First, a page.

Perhaps it’s fitting that it’s been exactly 30 seasons since the Steelers up-and-down 1984 campaign that eventually culminated in an improbable berth in the AFC Championship game.
Much like the ’84 team, if the 2014 edition makes it into the postseason, it may look back on its performances against seemingly inferior opponents and realize just how fortunate things turned out.
The Steelers traveled to MetLife Stadium on Sunday with a 6-3 record and riding an impressive three game winning-streak over Houston, Indianapolis and Baltimore–all AFC playoff contenders. However, just like against the Buccaneers in Week 4, who were 0-3 and the Jaguars a week later, who were 0-4, Pittsburgh got off to a slow start against a Jets team that came into the game 1-8 and fell behind by scores of 17-0 and 20-3 before losing, 20-13, to fall to 6-4 on the season.
If you’re a team historian and know anything about the ’84 Steelers, you know they recorded some crucial victories that year over the 49ers, the soon-to-be Super Bowl champions and the Raiders, the defending league champions. But Pittsburgh also lost games to a Colts team that would lose 12 games and an Oilers squad that would lose 13.
So far in 2014, the Buccaneers, Jaguars and Jets all look to be on their way to similar records, with a combined four wins, yet two of them have come against Pittsburgh.
Heading into the game, many said the Jets weren’t quite as bad as their record may have indicated, what with veteran quarterback Michael Vick taking the place of the struggling Geno Smith, who was responsible for the majority of the team’s 18 turnovers, and receiver Percy Harvin in the line-up after coming over from Seattle in a trade.
Also, despite giving up the most passing touchdowns in the NFL and recording only three takeaways, New York’s defense did boast a rather potent pass rush, with 25 quarterback sacks before Sunday’s action.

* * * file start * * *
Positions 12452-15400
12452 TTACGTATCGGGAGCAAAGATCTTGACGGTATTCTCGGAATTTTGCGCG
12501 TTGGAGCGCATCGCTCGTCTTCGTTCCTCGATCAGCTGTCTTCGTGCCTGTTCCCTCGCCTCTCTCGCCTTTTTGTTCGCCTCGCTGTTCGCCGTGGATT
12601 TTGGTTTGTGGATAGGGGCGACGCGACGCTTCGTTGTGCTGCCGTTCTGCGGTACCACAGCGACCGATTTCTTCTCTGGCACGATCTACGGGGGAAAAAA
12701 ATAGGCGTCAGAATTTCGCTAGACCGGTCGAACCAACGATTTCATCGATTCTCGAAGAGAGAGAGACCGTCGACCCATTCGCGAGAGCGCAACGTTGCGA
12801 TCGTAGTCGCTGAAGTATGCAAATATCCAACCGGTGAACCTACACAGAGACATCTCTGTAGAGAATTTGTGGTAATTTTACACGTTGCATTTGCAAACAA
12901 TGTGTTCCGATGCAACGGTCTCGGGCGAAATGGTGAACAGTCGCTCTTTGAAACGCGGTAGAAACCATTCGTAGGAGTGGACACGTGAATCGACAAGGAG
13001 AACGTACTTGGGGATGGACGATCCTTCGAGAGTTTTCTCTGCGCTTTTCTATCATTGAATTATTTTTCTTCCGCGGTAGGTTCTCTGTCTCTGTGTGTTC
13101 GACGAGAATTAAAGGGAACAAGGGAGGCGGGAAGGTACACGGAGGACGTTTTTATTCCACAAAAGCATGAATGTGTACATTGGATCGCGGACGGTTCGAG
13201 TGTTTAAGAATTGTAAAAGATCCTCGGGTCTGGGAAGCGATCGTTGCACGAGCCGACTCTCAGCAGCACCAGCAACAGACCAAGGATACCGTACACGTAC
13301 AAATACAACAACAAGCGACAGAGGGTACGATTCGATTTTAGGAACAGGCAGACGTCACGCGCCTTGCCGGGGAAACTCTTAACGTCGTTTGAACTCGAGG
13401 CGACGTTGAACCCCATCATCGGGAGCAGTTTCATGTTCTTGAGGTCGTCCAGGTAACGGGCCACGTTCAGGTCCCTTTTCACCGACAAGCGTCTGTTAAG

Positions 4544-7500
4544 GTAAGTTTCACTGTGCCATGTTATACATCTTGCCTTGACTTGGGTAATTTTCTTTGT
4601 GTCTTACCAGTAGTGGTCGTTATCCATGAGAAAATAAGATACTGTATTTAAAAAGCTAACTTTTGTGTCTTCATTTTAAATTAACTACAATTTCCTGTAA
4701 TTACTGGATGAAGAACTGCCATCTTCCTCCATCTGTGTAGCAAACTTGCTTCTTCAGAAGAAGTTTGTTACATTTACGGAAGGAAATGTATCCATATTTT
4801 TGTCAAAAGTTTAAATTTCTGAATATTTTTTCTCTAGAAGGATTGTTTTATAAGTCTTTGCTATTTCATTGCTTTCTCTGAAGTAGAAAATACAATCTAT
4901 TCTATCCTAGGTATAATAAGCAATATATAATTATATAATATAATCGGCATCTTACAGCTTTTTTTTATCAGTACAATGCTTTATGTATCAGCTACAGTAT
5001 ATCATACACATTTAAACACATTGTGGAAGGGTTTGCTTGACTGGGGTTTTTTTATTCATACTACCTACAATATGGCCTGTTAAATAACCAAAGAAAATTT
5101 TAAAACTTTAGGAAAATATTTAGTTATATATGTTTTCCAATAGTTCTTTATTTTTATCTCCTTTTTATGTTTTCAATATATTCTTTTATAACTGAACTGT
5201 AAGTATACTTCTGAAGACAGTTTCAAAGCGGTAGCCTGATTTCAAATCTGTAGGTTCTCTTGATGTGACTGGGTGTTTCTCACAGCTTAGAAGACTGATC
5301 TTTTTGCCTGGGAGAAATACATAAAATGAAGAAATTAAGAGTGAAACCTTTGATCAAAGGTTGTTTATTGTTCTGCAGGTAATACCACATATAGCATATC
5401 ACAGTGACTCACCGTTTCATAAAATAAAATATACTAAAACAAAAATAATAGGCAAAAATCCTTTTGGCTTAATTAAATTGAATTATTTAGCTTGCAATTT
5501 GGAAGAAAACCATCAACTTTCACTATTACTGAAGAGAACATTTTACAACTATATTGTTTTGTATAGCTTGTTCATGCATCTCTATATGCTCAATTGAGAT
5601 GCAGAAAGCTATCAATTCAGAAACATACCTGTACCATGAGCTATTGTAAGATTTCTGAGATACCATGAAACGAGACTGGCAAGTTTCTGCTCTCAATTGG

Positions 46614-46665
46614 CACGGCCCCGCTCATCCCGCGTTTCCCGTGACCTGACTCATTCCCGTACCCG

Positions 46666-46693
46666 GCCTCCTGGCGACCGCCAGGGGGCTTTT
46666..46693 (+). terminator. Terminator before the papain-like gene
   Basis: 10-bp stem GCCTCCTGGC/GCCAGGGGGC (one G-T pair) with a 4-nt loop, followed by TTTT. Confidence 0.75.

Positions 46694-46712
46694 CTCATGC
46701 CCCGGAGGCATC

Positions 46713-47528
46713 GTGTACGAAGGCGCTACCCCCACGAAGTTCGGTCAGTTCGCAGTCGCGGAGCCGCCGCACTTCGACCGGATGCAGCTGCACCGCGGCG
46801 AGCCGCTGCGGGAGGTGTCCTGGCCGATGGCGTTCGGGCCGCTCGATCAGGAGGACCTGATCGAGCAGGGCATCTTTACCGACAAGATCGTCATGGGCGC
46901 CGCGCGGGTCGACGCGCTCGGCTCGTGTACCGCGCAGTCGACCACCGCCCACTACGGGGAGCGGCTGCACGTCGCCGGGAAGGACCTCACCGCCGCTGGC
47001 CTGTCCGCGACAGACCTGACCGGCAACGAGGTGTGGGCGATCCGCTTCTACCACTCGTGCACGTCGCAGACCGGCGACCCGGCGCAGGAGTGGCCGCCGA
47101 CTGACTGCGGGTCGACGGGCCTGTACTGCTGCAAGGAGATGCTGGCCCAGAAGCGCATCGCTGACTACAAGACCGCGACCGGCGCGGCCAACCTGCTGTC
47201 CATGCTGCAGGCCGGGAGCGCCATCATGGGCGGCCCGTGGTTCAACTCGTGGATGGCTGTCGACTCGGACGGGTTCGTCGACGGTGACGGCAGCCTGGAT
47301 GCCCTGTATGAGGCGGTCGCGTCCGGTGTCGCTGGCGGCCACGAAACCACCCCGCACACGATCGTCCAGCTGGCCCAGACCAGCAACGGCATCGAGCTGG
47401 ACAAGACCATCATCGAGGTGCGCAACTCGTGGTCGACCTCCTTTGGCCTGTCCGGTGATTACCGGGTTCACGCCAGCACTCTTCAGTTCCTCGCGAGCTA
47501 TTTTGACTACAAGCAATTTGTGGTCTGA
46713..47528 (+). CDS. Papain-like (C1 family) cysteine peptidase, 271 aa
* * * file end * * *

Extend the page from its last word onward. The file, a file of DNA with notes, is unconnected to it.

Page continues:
Coming off a record 12 touchdown passes in two games, Steelers quarterback Ben Roethlisberger was on the roll of his career. And against a make-shift New York secondary, he figured to be licking his chops.
Unfortunately, other than a long touchdown to rookie Martavis Bryant late in the game that cut the Jets lead to 20-13 and only delayed the inevitable, Roethlisberger didn’t look anything like the passer he was in recent weeks, as he was intercepted twice–including one near the goal line in the second quarter that snuffed out a potential scoring drive–and wasn’t in-rhythm with his receivers most of the afternoon. Roethlisberger may have only been sacked twice, but he was certainly under pressure a good bit of the day and needed his mobility and strength to avoid more.
Pro Bowl receiver Antonio Brown had a fairly awful day and equaled his quarterback in the turnover department, fumbling on a short screen pass early in the game that led to a Jets touchdown and muffing a punt later on that was recovered by New York.
Pittsburgh’s defense wasn’t totally awful on Sunday, but it certainly wasn’t good enough to make up for four turnovers by the offense. And while the Steelers defense did sack Vick four times and limited him to just 125 yards through the air, the unit was gouged for 150 on the ground and failed to take the football away at all.
Kicker Shaun Suisham got in on the act, as he missed a 23 yard field goal in the second half after booting one from 53 near the end of the first half. Also, Suisham’s onside kick attempt after Pittsburgh cut the lead to 20-13 was pretty awful and recovered by the Jets without much suspense.
The Steelers, who had a chance at first place with a 7-3 record, now find themselves in a tie with Baltimore for third (or last) place in the AFC North, with the Browns on top of the division with a 6-3 mark.
Pittsburgh travels to Tennessee next Monday night for a prime-time match-up against a lowly Titans team, who will enter the game at 2-7.
Hopefully, the 2014 Steelers will find a way to avoid a second-straight loss to an AFC bottom-feeder. Otherwise, that impressive three-game winning streak at Heinz Field will seem like a distant memory.